Toyota Gazoo Racing team director Rob Leupen says he’s hopeful of the Le Mans Hypercar platform being eligible to compete in the IMSA WeatherTech SportsCar Championship, which could allow Toyota to be on the grid in key endurance races such as the Rolex 24 at Daytona.
The Japanese manufacturer, which is still moving ahead with the build of its GR Super Sport-based LMH prototype despite various parts shortages related to the coronavirus pandemic, has not ruled out participation in selected IMSA races should its car be eligible.
ACO and IMSA convergence plans have so far called for LMH and the jointly-developed LMDh platforms to race together in the FIA World Endurance Championship beginning with the 2021-22 season, although IMSA has not yet declared if LMH would be eligible in the WeatherTech Championship once LMDh takes over from DPi in 2022.
Speaking with Sportscar365, Leupen expressed interest in taking the factory outfit to Daytona and potentially Motul Petit Le Mans but stressed that its main program would remain in the WEC.
“I would love to go in January to the Daytona 24 in the near future,” Leupen said. “I don’t only want to see IMSA teams joining Le Mans – I would also very much like to see WEC joining at Daytona and Petit Le Mans.
“If that is going to happen, I think it should be a very open [regulation] going in both directions.”
Leupen believes a common set of regulations across both championships would lead to a reciprocal effect from teams and manufacturers, and not necessarily just in the key endurance races.
“The national championship in the USA might get some more spicy competitors and some of their competitors might decide to do more than Le Mans when they come over here,” he said.
“Let’s see what’s developing on that side. We’ll see if it’s possible to balance the cars because the performance difference between the two race series is huge.”
Meetings have been ongoing to finalize the LMDh regulations, which were due to be presented at the since-canceled ‘Super Sebring’ event last week.
While it’s understood considerable progress has been made, the ACO and IMSA have yet to fully come to terms on powertrain specifics for LMDh that would allow a proper balance with the already-determined LMH regs which are scheduled to debut later this year.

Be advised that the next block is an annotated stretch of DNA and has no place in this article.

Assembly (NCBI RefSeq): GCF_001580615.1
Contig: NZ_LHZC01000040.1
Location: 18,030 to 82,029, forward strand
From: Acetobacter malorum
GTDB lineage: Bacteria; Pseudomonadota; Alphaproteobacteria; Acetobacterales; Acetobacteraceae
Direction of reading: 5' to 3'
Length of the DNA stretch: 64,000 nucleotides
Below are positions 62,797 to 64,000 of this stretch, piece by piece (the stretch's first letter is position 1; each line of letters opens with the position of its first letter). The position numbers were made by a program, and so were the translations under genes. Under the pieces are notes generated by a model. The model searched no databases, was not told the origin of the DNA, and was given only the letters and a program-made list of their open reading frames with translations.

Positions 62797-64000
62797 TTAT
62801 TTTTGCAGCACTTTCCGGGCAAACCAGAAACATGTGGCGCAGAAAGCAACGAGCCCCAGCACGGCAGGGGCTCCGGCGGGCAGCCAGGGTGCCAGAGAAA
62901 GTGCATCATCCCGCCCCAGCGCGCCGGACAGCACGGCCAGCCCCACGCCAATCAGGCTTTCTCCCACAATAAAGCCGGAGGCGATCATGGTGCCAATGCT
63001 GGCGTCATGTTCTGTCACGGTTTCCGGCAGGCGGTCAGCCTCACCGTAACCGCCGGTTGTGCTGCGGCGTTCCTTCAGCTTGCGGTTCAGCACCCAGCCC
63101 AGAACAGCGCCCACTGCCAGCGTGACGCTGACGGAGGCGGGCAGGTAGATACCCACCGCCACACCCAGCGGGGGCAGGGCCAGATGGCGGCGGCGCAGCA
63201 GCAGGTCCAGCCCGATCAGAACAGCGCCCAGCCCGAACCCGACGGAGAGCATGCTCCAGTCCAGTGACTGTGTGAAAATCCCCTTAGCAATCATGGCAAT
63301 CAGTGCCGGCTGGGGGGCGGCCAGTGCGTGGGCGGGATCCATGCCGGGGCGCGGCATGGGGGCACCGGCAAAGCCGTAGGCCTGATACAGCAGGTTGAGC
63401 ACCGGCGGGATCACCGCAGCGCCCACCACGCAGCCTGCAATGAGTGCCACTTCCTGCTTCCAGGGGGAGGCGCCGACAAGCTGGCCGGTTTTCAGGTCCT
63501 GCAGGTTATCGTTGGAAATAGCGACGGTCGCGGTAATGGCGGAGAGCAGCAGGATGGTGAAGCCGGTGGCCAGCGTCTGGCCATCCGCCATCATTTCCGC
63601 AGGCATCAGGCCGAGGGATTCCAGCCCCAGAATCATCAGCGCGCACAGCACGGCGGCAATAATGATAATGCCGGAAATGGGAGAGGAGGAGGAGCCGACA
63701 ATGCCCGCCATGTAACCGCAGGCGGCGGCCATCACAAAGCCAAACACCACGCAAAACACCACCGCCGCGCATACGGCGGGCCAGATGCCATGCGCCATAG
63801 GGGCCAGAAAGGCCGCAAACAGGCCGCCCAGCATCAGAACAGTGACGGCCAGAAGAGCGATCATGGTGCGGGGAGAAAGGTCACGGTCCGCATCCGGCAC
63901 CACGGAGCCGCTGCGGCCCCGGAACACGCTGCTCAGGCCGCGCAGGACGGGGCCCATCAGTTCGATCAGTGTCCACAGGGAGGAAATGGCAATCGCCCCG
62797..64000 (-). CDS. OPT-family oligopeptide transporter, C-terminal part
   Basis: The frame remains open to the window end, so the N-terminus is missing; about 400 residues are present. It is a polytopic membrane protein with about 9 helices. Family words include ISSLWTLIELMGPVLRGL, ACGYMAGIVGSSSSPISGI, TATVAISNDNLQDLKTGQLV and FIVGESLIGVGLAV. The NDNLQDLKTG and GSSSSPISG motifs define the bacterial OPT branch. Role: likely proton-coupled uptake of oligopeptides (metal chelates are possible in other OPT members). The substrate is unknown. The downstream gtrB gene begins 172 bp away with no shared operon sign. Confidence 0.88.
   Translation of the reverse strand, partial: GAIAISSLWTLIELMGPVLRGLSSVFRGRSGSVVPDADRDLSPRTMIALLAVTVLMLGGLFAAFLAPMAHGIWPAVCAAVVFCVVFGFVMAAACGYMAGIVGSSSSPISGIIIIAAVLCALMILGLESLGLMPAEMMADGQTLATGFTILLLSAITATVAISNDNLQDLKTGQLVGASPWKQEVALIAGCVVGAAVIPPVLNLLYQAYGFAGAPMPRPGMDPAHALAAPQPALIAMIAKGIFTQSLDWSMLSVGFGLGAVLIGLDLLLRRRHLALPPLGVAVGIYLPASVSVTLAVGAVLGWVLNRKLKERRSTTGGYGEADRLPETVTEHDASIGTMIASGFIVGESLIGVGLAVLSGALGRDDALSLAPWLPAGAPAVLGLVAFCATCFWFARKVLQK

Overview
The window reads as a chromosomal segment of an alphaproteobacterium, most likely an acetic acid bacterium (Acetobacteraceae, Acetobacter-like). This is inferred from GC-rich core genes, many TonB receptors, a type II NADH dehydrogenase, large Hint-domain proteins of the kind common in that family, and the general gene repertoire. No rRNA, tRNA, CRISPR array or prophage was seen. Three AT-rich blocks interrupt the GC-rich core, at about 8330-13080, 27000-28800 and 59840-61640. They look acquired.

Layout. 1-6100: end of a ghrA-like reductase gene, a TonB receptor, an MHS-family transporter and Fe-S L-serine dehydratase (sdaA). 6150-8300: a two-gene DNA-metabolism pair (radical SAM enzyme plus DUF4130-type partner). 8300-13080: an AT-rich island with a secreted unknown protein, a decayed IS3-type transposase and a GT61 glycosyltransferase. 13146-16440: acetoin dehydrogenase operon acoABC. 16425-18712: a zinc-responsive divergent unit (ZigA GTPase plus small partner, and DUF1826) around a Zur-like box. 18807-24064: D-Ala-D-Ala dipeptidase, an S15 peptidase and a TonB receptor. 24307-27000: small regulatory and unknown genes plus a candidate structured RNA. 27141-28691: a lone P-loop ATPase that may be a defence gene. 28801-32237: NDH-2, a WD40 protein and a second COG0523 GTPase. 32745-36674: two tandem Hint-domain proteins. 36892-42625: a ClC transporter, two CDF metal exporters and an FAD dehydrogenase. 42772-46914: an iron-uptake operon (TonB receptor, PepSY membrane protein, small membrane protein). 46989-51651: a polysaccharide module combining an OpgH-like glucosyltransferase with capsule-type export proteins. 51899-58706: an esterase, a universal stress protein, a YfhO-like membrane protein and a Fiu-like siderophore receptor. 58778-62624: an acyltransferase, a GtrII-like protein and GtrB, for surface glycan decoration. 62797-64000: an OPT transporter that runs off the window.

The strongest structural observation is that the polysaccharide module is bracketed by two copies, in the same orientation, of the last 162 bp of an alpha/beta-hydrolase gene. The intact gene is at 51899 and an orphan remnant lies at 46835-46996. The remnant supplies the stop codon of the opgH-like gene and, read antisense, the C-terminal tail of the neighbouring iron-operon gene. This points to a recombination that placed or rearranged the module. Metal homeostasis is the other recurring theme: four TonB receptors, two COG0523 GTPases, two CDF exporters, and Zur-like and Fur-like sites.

“The performance difference is the only reason,” Leupen said on a potential hesitation from IMSA to allow LMH cars. “The race organization and other things should not be an issue for them.
“It’s not easy. It’s not up to us to do this.
“We have shown that we are very open and willing to go down to a level that we can’t go below, but we still want to be the top category at Le Mans and we don’t want to lose against an LMP2. From that point of view, we should stay on a sufficient performance level.”
Costs Would Drop “Significantly” With Parallel IMSA Program
Leupen said a parallel WeatherTech Championship program with Toyota’s LMH prototype would help reduce costs significantly, although the prospects of that materializing appear to be unlikely.
Toyota Racing Development President and general manager David Wilson, who is charged with Toyota’s motorsports activities in North America, told Sportscar365 in January said a full-season effort in the WeatherTech Championship with the LMH car would be cost-prohibitive, especially when directly compared to options in LMDh.
Leupen, however, said he could envision the Rolex 24 potentially becoming part of the WEC calendar in the future.
“I think it’s something that the ACO, FIA, WEC and IMSA have to decide what kind of championships they would like to have,” he said.
“I could imagine that someone like Gerard Neveu would dream about including the Daytona 24 Hours in the WEC race calendar. They would jump on it.
“If Toyota decided to race in IMSA too, this is something I can’t at this moment comment on. I would support it if it would be the case, because costs would go down significantly and because you will have more cars.
“But you need to have the people and marketing strategy for this in the U.S. It’s potentially possible.
“On the other side, in the U.S. they need to understand that these [LMH] cars are a little bit more expensive than an LMDh. It’s something which is a true Toyota car and not something applied from the shelf.”
Daniel Lloyd contributed to this report